Another snippet of my upcoming novel, The Girl in the Fountain. Out 7/15!
“How did you know how to do that?”
Amanda’s start tells her everything. It was instinctive. Sophie gets the sense Amanda is usually very measured, every word, every movement, cautious the way so many of the wealthy are raised to be, so many of the tourists that pass through this tiny mountain village with their soft-speech and careful hands… But for all that, for all she seems surprised every time, Amanda seems to frequently forget her measured ways here. Maybe that’s precisely why she’s stayed so long.
Finally she mutters, so lost in memory now that she doesn’t even flinch when Sophie moves the alcohol-soaked swab to the next cut… “My grandfather is a hunter.”
“Snares?” Sophie asks. Usually a fox hunt has a little more excitement involved, so she hears. She always thought it was the bloodthirsty chase the rich enjoyed.
“No,” Amanda murmurs. “But we came across creatures more than a few times that had gotten themselves caught up. Groundskeeper liked to set snares along the fences. If they weren’t dead by the time we got there, grandfather would always shoot them.”
It’s Sophie who starts back this time, but Amanda’s eyes are full of sad understanding. Her voice, when it finally comes again, sounds far heavier than the moment should warrant. The tone tells Sophie that there is more to the words than their mere syllables, what a dictionary would insist this moment means.
“I don’t like suffering,” Amanda… confesses. “I don’t like lording over someone, or something, knowing I get to choose how much they hurt, whether they live or die.” She looks almost… embarrassed when she meets Sophie’s eyes. “I can’t stand the sight of blood. I mean, I don’t faint or get sick or anything. But I can’t stand it. It’s your life trickling down the outside of you. It’s meant to be in you. It’s not meant for anyone else but you.”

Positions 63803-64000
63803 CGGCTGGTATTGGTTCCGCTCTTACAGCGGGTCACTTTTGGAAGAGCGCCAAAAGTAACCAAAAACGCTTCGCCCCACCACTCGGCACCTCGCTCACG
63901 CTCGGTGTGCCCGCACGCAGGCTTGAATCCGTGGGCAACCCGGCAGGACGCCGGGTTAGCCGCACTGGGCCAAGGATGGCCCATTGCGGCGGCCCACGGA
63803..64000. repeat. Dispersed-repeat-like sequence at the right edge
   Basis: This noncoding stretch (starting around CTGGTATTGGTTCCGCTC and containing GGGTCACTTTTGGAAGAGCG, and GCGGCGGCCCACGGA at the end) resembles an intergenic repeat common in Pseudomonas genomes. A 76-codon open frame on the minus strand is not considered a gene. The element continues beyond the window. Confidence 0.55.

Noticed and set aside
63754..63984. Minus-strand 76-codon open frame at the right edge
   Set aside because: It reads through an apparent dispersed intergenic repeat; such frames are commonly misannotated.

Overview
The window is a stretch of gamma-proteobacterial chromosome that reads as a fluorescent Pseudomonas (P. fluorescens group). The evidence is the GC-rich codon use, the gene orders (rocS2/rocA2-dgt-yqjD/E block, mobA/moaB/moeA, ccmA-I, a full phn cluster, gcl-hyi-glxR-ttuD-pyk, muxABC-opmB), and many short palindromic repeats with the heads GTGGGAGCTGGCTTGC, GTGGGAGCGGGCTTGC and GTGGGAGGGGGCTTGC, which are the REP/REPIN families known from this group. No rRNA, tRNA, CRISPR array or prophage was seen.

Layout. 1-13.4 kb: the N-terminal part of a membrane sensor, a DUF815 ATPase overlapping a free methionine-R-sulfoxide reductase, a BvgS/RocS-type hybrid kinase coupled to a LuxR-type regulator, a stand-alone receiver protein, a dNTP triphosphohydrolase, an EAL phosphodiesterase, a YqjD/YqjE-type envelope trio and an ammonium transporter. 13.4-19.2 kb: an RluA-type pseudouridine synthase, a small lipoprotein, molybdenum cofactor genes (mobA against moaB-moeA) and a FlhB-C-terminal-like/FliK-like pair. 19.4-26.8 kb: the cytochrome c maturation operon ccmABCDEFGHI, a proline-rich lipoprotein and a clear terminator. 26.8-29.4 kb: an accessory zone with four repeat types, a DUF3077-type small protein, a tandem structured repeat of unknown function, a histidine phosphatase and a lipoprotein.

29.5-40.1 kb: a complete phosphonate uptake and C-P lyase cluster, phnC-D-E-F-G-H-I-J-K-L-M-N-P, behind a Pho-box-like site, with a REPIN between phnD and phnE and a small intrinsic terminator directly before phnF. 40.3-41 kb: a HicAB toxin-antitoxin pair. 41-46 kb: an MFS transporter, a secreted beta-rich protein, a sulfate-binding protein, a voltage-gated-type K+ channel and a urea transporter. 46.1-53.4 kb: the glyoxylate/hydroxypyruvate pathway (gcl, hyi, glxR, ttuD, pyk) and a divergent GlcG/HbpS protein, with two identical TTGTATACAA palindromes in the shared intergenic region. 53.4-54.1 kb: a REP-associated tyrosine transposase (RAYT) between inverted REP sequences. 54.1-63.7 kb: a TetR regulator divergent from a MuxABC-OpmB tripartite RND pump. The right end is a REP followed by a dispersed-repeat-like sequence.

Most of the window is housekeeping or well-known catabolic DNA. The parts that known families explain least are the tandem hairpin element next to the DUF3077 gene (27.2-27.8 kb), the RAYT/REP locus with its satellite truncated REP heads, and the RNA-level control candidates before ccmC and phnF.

Sophie can only shrug, unsure, offer, “I don’t really do too well with blood myself.” She gestures to the cotton balls already discarded in the trash, to Amanda’s still red-speckled face. “I have this irresistible urge to clean it up as quickly as possible.”
But Amanda’s laughter is sharp. She says, “My grandfather can’t stand suffering either. The difference between us,” she explains, “between a hunter, at least a good one, and a healer,” she gestures to Sophie, “is just how we think it’s best to end one’s suffering. We freed that fox today. So she could leave a bloody trail, limping back to her den. So maybe she’ll get to spend the next few months struggling to raise her kits, almost certainly lose one or two to predators, maybe succumb, if not to blood loss then to infection herself… The hunter would argue a bullet to the brain is more merciful.”
“I don’t believe that.”
Sophie shakes her head. “No one has the right to make that choice for you. If that vixen wants, she can lie down and die any time. There are plenty of things in the forest that would be happy to catch her in a moment off guard or she can just leave that paw to fester. But she ran off straight away when we set her free. That’s her choice.”
Amanda’s eyes have somehow shifted to a darker shade and she catches Sophie’s hand as she pulls back with the final cotton ball, falling with a dull thud into the trashcan.
“If you were the vixen,” she murmurs, “you’d want to be let go, bloody paw and all?”
There’s no hesitation in her answer. The hesitation comes later when Sophie realizes that Amanda explained away her knowledge of snares well enough, but the explanation itself was something strange, wasn’t it? Sophie gets the nagging sense Amanda has told her a deep, dark secret.
But what is it?